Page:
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When choosing a financial advisor: The single most important question to ask

If I take off my financial advisor hat for a moment, I have to admit I wouldn’t want to be an investor choosing an advisor today. Unlike choosing a dentist or a doctor based primarily on geographic location, it’s hard to figure out how to make the right choice.

The difficulty in choosing the right financial advisor starts with navigating the numerous and varied titles, qualifications and companies who give personal financial advice in Canada. Here are some of the titles out there: banker, broker, stockbroker, financial advisor, financial planner, investment advisor, account executive, registered representative and fee-only planner – to name just a few.

Even the Financial Advisors Association of Canada, Advocis has this to say about who can represent themselves as financial advisors:

“Consumers should be able to count on professionalism and accountability from their advisors. The reality is that almost anyone can hold themselves out to the public as a financial advisor or planner.”

Not very reassuring coming directly from the people in the financial advice industry.

So how does an investor go about choosing the right advisor?

Let me keep this simple by focusing on the single most important question that an investor should ask.  (There are many questions to ask, but this is the key to finding the right advisor.)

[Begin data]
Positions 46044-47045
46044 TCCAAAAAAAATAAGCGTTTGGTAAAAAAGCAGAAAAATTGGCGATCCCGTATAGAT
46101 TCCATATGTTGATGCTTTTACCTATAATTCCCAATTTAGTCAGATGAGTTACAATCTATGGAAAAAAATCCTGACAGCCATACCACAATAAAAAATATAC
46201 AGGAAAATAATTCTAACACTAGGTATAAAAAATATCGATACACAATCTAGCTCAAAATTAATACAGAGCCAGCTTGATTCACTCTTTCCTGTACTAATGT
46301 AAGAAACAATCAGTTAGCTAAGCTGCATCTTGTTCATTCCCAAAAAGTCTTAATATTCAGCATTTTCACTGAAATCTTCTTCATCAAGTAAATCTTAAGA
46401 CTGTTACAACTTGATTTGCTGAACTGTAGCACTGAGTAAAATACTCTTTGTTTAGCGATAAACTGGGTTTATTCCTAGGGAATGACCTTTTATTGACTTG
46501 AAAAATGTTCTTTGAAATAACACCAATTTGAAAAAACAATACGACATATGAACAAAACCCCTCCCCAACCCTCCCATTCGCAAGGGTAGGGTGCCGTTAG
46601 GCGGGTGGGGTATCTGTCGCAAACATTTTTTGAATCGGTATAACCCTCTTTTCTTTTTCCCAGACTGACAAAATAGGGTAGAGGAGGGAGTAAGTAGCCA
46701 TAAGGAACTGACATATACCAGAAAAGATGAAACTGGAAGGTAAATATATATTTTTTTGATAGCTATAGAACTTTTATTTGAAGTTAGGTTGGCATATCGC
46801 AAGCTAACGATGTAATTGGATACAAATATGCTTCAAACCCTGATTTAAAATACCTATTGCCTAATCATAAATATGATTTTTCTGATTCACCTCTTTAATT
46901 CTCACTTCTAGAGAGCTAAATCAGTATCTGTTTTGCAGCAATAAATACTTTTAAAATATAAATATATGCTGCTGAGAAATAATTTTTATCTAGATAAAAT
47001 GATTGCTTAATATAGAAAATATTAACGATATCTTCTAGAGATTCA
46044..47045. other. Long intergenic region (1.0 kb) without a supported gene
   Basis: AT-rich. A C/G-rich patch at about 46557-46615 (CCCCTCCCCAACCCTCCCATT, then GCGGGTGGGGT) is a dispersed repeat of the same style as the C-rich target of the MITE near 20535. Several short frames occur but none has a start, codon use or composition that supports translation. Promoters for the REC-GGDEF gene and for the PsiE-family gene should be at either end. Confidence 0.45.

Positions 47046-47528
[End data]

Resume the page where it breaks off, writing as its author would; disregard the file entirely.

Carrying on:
What obligation or legal duty does this financial advisor have to put my interests first?

It only makes sense that anyone giving financial advice, whether they work for a mutual fund dealer, insurance company, Big Bank Brokerage firm, independent brokerage firm or working in a bank branch should put your interests first. In fact, a recent article by Brad Steiman of Dimensional Fund Advisors pointed out that 70% of investors do actually believe that their advisor has a fiduciary (i.e. legal) duty to put their interests ahead of their own.  Unfortunately, not all regulators share this belief.

The Canadian Securities Administration (CSA), which is the umbrella organization for all provincial securities commissions recently stated that it is unaware of any court or regulatory decision that creates a fiduciary duty in which advisors must put their clients’ best interest ahead of their own.  Furthermore, under the current rules, although advisors must ensure that investments are suitable for clients, advisors need not consider commissions, trailer fees and ongoing costs when determining suitability. Source: Global Winds of Change

There is an old saying that “compensation drives behaviour” and if advisors need not consider costs to the client, what is stopping them from recommending products that maximize their compensation? Investors need to ask this question more often.

The good news is that Portfolio Managers do have a fiduciary duty to act with care, honesty and good faith, always in the best interest of their clients.  Investment decisions therefore must be independent, free of bias and costs to the client must be considered.

If a picture is worth a 1000 words, then a stop action video must be worth a million. The following 2 minute video does an excellent job of addressing the differences between a “broker” and “fiduciary”.

Before you make a final decision to engage any financial advisor, ask yourself,
“Who will have MY best interests at heart?”